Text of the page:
Hey Simba, we know you just can’t wait to be king, but you’ll have to wait a bit longer. Ever hear of Nezha?

The Lion King might be this past weekend’s highest grossing animated movie worldwide, but in China, not even the epic remake of a beloved Disney classic can beat the power of a 3,600-year-old mythological teen hero.

The homegrown Nezha, loosely based on Chinese folklore, broke a string of records just days after its release. Its US$91.5 million opening last weekend was the highest ever for an animated film in China, dwarfing The Lion King’s US$54 million opening two weeks ago.

Globally, it trailed only The Lion King in the box office. The Disney film had already been out for a week in most markets and came out a week early in China, but Nezha’s feat was impressive for a film showing only in one market -- China. And just today, it became the country’s biggest Chinese-made animated film ever, with ticket sales exceeding 1 billion yuan (US$145 million).

Nezha isn’t the highest-grossing animated film in China, though. It still trails behind Kung Fu Panda 3, Despicable Me 3, Coco and Zootopia. (Picture: Beijing Enlight Pictures)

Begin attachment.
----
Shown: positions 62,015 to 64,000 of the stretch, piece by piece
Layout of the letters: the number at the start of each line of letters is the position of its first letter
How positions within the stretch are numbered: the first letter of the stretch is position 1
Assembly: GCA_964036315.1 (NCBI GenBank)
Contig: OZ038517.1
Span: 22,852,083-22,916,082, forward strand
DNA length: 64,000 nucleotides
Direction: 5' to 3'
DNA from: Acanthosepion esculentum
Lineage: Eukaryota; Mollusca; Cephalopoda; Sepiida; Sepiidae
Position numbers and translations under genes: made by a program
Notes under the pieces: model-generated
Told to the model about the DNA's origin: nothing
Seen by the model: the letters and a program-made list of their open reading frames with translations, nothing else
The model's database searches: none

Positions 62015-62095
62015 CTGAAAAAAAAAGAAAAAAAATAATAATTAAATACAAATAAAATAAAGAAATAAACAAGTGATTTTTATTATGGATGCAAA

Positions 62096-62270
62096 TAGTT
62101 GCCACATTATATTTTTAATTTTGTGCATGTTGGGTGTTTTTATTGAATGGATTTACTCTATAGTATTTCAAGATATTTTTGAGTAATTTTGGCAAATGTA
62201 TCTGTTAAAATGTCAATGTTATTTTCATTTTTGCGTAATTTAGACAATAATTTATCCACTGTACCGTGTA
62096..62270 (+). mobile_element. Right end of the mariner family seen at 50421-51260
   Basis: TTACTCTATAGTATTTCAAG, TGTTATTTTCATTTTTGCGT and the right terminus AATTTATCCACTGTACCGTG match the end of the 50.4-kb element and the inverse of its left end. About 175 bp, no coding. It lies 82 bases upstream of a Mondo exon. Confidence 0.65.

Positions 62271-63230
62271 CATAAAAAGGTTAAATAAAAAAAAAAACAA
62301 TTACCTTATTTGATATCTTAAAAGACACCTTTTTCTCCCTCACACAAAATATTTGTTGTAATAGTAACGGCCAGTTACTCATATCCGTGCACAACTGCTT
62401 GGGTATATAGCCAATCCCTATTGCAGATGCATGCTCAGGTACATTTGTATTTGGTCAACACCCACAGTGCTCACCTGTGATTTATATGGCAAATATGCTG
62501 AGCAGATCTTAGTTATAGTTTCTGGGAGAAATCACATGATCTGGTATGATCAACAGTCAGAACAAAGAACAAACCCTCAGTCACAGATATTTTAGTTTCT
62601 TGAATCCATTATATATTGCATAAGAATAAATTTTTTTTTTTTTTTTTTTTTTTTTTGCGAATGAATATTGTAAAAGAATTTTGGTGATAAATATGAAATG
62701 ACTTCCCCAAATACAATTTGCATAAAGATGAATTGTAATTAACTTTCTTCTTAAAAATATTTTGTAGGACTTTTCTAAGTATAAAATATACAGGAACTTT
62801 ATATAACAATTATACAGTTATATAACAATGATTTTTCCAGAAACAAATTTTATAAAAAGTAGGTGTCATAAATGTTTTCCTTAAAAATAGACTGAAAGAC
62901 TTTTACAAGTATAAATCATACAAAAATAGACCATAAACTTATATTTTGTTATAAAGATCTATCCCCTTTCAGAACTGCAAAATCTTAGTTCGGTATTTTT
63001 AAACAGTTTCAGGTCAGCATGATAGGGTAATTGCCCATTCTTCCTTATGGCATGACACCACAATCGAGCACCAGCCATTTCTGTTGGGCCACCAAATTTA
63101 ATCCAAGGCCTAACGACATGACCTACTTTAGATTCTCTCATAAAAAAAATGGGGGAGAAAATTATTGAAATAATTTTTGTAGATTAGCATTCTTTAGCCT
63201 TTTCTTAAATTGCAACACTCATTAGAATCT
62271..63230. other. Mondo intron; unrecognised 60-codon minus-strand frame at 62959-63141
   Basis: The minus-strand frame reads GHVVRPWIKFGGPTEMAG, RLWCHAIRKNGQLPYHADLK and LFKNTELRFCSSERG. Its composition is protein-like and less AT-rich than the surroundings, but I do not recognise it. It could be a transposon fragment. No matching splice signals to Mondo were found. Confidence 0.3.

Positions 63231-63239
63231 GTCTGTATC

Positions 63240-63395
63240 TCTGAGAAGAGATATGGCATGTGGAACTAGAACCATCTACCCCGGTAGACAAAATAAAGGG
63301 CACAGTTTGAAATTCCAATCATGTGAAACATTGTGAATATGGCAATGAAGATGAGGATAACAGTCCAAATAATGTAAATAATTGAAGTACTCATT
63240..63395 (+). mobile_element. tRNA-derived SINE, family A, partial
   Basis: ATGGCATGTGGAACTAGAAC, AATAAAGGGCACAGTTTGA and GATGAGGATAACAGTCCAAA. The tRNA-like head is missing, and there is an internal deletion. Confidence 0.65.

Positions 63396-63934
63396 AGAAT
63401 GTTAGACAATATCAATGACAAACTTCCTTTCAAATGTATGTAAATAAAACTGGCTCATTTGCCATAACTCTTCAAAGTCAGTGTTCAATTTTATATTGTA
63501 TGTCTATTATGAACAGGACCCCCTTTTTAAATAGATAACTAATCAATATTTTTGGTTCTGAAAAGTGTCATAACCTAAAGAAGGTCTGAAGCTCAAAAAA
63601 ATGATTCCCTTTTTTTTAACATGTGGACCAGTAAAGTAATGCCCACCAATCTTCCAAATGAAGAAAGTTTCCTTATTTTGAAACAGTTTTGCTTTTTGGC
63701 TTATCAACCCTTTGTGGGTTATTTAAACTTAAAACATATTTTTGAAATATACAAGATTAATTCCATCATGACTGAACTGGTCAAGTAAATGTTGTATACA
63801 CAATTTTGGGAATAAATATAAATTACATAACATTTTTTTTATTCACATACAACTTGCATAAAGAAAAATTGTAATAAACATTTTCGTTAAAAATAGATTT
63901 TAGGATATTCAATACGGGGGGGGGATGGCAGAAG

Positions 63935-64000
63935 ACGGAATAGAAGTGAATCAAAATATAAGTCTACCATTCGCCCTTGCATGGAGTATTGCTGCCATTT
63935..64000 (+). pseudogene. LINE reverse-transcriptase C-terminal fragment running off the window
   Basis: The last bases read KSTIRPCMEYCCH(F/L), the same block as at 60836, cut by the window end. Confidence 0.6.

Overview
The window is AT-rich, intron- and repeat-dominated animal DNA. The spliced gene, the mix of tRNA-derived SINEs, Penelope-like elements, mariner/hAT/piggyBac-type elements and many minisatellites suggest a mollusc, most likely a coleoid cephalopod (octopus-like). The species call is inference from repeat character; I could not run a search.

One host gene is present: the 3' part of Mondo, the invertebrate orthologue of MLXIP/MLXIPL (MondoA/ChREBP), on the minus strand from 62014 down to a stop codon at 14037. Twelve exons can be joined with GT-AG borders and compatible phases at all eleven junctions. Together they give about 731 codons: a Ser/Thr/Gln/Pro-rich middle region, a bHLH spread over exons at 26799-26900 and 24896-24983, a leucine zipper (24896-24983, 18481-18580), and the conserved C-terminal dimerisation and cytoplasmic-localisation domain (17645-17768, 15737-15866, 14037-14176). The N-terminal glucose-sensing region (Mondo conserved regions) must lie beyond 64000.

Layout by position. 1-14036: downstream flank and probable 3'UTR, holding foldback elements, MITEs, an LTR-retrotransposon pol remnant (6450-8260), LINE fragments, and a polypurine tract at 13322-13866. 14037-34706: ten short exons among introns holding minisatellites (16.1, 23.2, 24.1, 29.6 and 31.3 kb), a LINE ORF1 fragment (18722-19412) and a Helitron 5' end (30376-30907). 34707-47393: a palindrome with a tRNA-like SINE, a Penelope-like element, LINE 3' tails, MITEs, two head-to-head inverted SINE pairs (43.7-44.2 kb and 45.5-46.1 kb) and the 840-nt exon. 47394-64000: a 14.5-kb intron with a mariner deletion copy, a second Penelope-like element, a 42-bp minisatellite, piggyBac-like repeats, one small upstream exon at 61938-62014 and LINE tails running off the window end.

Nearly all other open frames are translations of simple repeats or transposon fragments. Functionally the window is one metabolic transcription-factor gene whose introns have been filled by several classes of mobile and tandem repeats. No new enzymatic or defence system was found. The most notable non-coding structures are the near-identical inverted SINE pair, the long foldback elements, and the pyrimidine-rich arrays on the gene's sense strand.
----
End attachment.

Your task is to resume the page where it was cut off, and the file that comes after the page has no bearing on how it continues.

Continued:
Nezha is a character that needs no introduction in China. Just like how any Western audience would instantly recognize Robin Hood or King Arthur, Nezha is a familiar name that appears in some of China’s most celebrated classic tales.

In Journey to the West and Investiture of the Gods, the hot-tempered teen slays the third son of the vengeful, man-eating Dragon King. After realizing the troubles his actions have brought to his family and neighbors, Nezha kills himself in guilt. He was later resurrected and became a spear-wielding deity.

In the new film, the somewhat violent and dark underpinnings of the original story are given a 21st-century facelift. Nezha is still as rebellious and fiery as ever, hated by those who consider him an ominous child (his emo eyeliner doesn’t help). But he’s learned not to succumb to stereotypes, choosing instead to determine his own fate and be himself.

Director Yang Yu, who goes by the name Jiaozi (meaning dumplings), says he drew inspiration from his own life for the story. The former medical student chose to pursue his interest in 3D animation despite doubts from those around him. His first big break eventually came when his 16-minute short animation See Through went viral online in 2009.

It’s a message that seems to be resonating with many in China.

“When people saw the poster and trailer, their first reaction was: Nezha looks too ugly,” a reviewer wrote on Douban. “If you think he’s ugly, that’s good. Because this film is about breaking prejudices. Just like how a lot of people would have ignored this film just because it’s made in China.” 

But others say the film still perpetuates certain deep-rooted stereotypes.

“What’s ironic is that even as the characters say they have to ‘be themselves’… the film still creates meaningless and unfunny jokes that shame obesity, stammering, and effeminacy,” said another reviewer.